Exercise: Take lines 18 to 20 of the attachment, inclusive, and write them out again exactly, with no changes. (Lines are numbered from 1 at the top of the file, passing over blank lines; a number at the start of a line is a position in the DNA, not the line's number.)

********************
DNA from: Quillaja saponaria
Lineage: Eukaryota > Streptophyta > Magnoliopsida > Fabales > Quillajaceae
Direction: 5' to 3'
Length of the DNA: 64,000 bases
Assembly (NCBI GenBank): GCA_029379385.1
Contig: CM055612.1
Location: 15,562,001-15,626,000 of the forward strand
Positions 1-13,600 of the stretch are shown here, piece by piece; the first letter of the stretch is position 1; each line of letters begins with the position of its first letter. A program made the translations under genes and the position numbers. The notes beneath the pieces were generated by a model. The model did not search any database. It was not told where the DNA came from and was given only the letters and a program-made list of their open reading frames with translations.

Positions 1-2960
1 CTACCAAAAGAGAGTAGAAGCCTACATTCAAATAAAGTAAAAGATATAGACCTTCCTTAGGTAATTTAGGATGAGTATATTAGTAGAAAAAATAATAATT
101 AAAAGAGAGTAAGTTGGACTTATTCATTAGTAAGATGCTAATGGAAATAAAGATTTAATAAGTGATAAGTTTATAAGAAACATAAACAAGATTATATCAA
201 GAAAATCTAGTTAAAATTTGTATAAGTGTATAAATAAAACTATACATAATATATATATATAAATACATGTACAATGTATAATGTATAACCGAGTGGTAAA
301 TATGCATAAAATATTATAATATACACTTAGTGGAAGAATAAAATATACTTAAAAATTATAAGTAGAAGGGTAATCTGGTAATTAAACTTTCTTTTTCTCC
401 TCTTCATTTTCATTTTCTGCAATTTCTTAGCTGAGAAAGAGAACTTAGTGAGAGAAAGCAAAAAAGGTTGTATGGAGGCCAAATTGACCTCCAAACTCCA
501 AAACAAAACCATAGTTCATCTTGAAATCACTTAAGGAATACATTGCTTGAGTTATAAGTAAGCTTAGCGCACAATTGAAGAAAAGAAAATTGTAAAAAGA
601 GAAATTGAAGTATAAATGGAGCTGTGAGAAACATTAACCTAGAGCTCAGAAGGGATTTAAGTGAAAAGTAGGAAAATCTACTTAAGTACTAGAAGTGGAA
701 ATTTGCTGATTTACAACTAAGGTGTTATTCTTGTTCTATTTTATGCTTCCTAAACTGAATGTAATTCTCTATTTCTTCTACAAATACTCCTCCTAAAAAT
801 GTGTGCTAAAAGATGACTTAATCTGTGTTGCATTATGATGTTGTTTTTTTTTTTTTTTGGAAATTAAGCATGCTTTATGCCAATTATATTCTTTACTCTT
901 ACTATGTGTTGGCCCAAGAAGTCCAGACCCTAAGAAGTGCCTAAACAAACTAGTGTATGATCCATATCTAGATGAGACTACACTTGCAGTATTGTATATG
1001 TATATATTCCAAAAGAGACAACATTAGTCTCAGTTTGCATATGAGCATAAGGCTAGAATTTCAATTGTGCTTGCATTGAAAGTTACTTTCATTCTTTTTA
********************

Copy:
801 GTGTGCTAAAAGATGACTTAATCTGTGTTGCATTATGATGTTGTTTTTTTTTTTTTTTGGAAATTAAGCATGCTTTATGCCAATTATATTCTTTACTCTT
901 ACTATGTGTTGGCCCAAGAAGTCCAGACCCTAAGAAGTGCCTAAACAAACTAGTGTATGATCCATATCTAGATGAGACTACACTTGCAGTATTGTATATG
1001 TATATATTCCAAAAGAGACAACATTAGTCTCAGTTTGCATATGAGCATAAGGCTAGAATTTCAATTGTGCTTGCATTGAAAGTTACTTTCATTCTTTTTA